There are other new variants too, and for the first time in Mini history there’s a hybrid version on the way, dubbed Countryman S E All4. That mates the 1.5-litre triple engine with a 65kW electric motor, for an overall system output of 165kW and 385Nm. The electric motor powers the rear wheels, the turbopetrol the fronts, with a claimed EU test cycle rating of 2.1L/100km. It’s said to be quicker than the Cooper S variant, scampering to 100km/h from zip in just 6.8sec to the former’s 7.5sec. The S E hybrid also offers a claimed pure electric range of 40km and a top EV speed of 125km/h. Figure on around three hours to charge the 7.5kWh lithium-ion battery, and touring range is quoted at 1715km. It’s due to arrive mid-year, about the same time as the performance leader, the JCW Countryman. It’s meant to hit 100 in 6.5sec, thanks to its 170kW/350Nm engine, roughly the same as a Golf GTI.
There’s still a mix of all-wheel and front-drive models, though the former will be to order. It is unclear at this point whether diesel will be added to the mix in New Zealand and will depend somewhat on customer demand. We’d say don’t bother.
For the launch evaluation Mini brought the stroppiest model, the Cooper S Countryman All4. With its 141kW engine, we thought that went rather well; it feels about a second quicker to 100km/h than its predecessor. For there’s 280Nm at your disposal, and all from just 1350rpm. The torque maximum hangs on until 4600rpm too, while peak power is available from 5000 to 6000rpm. Furthermore, there’s a Sport transmission setting for extra responsiveness should the mood take you, which it will. Yet for everyday driving the Countryman offers overall fuel efficiency of just over 6.0L/100km according to offical figures. The former used 7.3L/100km and needed 8.6sec to complete a 0-100 run.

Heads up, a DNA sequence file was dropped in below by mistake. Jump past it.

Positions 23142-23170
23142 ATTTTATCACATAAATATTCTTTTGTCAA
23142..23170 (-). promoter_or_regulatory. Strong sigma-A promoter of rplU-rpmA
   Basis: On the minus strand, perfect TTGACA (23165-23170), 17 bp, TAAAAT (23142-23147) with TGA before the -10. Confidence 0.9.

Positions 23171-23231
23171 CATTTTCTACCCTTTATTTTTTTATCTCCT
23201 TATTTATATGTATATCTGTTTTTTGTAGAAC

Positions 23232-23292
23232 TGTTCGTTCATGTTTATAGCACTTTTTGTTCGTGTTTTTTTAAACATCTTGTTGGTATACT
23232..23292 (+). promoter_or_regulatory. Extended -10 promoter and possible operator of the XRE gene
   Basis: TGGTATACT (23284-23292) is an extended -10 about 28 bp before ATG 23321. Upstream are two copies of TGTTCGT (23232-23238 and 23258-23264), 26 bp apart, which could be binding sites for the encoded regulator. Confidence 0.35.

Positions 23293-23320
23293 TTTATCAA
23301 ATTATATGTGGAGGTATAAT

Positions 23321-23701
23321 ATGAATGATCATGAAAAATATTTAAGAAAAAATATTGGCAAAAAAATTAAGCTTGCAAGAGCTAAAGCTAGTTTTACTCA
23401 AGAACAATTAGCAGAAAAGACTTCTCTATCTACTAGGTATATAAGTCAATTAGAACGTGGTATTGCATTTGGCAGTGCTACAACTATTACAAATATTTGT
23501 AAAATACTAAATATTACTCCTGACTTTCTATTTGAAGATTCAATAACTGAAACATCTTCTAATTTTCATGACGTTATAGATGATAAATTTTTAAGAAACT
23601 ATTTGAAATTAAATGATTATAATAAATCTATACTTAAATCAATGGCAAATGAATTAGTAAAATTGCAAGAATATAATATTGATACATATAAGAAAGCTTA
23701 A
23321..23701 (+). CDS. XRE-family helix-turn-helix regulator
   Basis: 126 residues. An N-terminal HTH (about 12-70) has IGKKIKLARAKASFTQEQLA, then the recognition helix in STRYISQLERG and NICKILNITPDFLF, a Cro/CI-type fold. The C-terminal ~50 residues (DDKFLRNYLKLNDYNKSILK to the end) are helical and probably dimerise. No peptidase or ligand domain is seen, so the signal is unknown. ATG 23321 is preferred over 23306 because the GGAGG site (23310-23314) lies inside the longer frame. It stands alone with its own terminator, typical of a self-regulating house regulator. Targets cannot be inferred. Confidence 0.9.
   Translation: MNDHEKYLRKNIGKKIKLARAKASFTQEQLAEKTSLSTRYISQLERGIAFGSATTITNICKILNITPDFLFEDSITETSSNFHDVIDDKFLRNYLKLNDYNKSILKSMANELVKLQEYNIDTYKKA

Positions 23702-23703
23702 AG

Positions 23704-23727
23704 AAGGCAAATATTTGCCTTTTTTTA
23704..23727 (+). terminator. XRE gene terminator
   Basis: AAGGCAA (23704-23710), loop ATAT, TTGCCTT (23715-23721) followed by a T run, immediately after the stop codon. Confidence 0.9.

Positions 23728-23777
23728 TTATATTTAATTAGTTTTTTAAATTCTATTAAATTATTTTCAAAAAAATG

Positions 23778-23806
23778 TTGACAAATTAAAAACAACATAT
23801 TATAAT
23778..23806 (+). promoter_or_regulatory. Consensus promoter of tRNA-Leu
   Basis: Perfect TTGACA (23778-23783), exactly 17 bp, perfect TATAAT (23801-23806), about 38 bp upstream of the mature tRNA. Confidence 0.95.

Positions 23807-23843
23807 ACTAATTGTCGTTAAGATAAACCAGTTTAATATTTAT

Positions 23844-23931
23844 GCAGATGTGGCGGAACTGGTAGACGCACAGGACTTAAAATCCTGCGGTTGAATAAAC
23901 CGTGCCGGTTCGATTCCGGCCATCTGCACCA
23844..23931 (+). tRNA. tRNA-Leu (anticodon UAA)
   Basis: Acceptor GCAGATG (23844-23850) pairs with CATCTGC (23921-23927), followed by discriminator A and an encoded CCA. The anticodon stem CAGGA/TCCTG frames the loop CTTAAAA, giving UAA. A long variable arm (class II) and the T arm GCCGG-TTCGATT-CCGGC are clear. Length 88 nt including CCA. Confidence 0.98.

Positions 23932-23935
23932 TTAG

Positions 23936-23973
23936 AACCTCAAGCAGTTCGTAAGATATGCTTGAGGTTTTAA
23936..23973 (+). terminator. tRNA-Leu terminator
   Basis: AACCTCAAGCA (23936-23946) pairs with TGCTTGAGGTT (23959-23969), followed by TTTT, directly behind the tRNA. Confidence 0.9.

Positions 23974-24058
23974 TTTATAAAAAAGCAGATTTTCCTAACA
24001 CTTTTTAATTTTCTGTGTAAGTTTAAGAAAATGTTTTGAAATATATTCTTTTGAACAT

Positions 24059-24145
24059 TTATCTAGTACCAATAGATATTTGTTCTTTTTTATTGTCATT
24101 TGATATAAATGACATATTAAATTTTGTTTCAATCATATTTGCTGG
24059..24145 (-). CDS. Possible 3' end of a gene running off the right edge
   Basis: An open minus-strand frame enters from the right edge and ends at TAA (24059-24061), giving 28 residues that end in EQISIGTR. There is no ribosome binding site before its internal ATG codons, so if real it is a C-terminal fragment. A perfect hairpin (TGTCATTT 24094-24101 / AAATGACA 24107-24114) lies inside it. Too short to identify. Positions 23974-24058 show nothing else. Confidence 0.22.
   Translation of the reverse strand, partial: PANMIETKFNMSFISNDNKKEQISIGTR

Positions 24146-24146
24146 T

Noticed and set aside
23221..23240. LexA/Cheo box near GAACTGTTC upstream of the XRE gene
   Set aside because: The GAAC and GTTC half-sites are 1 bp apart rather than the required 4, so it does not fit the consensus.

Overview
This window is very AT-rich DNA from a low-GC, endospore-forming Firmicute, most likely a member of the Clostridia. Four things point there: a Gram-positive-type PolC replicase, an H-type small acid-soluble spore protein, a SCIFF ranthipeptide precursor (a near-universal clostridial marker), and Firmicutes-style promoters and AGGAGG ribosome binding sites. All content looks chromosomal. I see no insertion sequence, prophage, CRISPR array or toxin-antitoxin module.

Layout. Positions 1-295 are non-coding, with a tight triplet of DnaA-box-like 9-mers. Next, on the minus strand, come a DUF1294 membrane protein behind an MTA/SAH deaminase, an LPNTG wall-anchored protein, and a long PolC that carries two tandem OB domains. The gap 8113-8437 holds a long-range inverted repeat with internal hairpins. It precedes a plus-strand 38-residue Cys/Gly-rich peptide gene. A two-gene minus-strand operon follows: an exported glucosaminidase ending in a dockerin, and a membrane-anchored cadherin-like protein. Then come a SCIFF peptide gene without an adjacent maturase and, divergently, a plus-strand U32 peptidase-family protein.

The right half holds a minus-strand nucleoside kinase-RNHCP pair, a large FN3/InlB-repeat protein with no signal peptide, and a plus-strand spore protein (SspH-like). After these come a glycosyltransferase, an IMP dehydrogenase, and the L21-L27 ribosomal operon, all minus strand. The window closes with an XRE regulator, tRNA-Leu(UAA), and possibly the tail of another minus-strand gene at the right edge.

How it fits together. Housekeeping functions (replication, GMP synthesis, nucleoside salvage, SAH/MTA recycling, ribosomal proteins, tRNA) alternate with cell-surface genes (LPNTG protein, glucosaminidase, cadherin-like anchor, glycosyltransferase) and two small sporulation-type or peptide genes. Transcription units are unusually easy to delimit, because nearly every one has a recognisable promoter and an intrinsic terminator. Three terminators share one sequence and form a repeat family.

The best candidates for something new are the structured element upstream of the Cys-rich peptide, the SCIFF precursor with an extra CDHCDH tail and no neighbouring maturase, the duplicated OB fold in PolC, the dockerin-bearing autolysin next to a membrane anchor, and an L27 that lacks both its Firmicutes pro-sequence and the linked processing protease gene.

We drove the car in what you’d conventionally think of as Mini country, in Oxfordshire UK. Not that we knew it at the time but we were just around the corner from the factory where the hatch is made. However, the new Countryman is actually built in the Netherlands. It still feels every bit a Mini to drive, though with not quite the go-kart genes of the three-door hatch. I recall my first taste of a 1275 Mini as a kid, being a passenger with a quick driver. It felt rather like racing along in a low flying bathtub. Back then wheel sizes were closer to 10 inches whereas nowadays they’re nearer to 20.
And speaking of memorable rides in the original, upon arrival in the UK we were taken on a sightseeing tour of inner London in original Mini Cooper 1275s. They’re seemingly more like a dinky toy than the new Countryman which dwarfs them but that feeling of a connected drive remains, only the ride comfort and interior space are rather better in the new car. It’s still hard to beat a nippy Mini in heavy traffic.